Climate journalism is urgent. Help US raise $125,000 by December's end.
Wind turbines are being dismantled to make way for a massive coal mine expansion in Germany, and Canada’s largest bank RBC is helping pay for it using “sustainable” finance.
The Garzweiler mine has made headlines around the world this year as the company expands the massive coal operation into a former village site. In protest, thousands of climate activists, including Greta Thunberg, occupied the village in January to slow the company down. But riot police were called in, hauled the protesters away and last month, nearby wind turbines were dismantled to make way for further expansion
RBC is financing German utility RWE to expand the Garzweiler coal mine, and although detailed terms of the financing remain unclear, the utility describes the money it receives from international banks as being “linked to sustainability criteria.” Sustainable finance is a quickly emerging field built on the premise that if a company adopts environmental, social or governance (ESG) targets and meets them, it can receive better interest rates from the banks.
Specifically, that means RWE receives more favourable terms for its debt if it meets certain targets. These include upping the share of renewable energy versus fossil fuels in its generation portfolio; reducing the carbon dioxide intensity of its plants; and reaching a certain level of capital spending classified as sustainable within the European Union’s definitions. Nowhere in RWE’s sustainability criteria is it required to actually reduce the amount of planet-warming greenhouse gas emissions it’s responsible for, which will ultimately reach the atmosphere and continue to bake the planet.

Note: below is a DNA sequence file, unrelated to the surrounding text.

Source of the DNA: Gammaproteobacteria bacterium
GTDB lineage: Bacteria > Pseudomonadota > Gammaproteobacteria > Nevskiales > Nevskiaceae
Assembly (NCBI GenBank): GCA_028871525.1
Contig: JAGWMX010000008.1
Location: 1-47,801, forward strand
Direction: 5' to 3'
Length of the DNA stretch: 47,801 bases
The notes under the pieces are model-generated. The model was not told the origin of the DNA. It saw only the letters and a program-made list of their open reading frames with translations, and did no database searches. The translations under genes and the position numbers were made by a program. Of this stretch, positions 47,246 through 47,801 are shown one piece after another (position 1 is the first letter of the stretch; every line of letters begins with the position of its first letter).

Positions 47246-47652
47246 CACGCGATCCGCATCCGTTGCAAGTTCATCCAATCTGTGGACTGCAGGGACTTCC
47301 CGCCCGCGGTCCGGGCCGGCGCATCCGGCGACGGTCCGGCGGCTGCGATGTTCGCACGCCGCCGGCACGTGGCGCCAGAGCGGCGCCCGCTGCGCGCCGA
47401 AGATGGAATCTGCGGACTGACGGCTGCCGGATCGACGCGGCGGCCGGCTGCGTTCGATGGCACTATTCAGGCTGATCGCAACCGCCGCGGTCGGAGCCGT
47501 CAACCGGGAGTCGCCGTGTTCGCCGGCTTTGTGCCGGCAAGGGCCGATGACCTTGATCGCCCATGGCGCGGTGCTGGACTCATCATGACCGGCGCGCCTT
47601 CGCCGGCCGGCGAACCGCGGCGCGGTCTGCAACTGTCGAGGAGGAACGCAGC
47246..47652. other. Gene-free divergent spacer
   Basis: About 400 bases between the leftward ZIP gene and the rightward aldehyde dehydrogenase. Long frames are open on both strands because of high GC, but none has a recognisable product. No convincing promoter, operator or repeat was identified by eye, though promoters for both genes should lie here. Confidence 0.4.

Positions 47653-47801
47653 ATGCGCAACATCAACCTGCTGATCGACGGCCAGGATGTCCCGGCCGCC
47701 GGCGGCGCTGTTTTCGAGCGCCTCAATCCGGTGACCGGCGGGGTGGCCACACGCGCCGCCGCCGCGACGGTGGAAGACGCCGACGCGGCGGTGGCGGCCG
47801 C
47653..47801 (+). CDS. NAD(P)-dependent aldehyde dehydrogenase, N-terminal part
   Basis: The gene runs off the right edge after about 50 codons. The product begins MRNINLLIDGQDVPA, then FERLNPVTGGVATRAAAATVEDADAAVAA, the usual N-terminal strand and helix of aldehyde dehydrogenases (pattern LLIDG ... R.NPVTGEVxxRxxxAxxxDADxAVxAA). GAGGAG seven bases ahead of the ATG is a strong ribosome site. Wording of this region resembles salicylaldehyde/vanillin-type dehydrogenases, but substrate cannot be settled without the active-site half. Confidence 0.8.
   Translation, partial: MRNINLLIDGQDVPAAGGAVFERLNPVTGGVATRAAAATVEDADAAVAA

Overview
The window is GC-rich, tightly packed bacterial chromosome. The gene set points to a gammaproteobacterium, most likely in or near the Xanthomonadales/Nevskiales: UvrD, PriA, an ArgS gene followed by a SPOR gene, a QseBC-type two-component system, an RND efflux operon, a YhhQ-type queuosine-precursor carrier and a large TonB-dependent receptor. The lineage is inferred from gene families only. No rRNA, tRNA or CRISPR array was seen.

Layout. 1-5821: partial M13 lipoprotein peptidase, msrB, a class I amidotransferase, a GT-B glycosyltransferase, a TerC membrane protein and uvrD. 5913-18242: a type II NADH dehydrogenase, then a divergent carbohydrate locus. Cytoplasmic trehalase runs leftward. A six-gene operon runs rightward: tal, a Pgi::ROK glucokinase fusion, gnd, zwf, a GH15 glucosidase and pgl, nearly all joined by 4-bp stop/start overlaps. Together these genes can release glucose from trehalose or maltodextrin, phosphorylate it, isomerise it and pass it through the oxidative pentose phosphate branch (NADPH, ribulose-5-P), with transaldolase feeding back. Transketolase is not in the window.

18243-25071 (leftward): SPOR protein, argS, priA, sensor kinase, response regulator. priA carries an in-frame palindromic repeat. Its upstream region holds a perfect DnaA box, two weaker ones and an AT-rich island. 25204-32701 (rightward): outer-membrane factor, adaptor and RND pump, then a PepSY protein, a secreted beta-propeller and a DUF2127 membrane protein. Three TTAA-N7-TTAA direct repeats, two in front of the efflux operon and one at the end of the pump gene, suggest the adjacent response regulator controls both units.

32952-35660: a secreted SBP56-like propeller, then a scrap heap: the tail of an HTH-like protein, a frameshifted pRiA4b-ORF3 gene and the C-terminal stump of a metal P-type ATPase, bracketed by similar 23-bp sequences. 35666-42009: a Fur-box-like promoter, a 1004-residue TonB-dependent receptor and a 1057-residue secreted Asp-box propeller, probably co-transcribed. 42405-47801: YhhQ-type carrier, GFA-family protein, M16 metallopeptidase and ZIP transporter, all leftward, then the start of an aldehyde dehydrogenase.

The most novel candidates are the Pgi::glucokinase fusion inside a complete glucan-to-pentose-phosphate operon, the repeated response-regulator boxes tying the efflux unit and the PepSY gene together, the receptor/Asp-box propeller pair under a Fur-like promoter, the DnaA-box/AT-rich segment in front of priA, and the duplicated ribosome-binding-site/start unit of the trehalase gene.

RBC’s financing of RWE is reminiscent of a 2021 deal where RBC, alongside other major Canadian banks, financed Enbridge to build new pipelines under the sustainability banner. That Enbridge deal helps RBC inch closer to its corporate goal of lending $500 billion worth of “sustainable” finance by 2025, a quickly approaching deadline, which as previously reported by Canada’s National Observer leads to pressure to ink deals that may not hold up to scrutiny.
In theory, sustainable financing is one way to drive the energy transition off fossil fuels by making cleaner investments more attractive, but because sustainable finance isn’t well defined, what counts as “sustainable” is often unclear and banks have used it to greenwash their investments, experts say.
“Expanding a coal mine when the world is trying to get off coal as quickly as possible is nonsensical,” Stand.earth climate finance director Richard Brooks told Canada’s National Observer. “To make it even worse, when you're tearing down renewables in the form of wind turbines to expand the coal that we should be getting off of, you're basically having a double impact in terms of heading in the wrong direction.”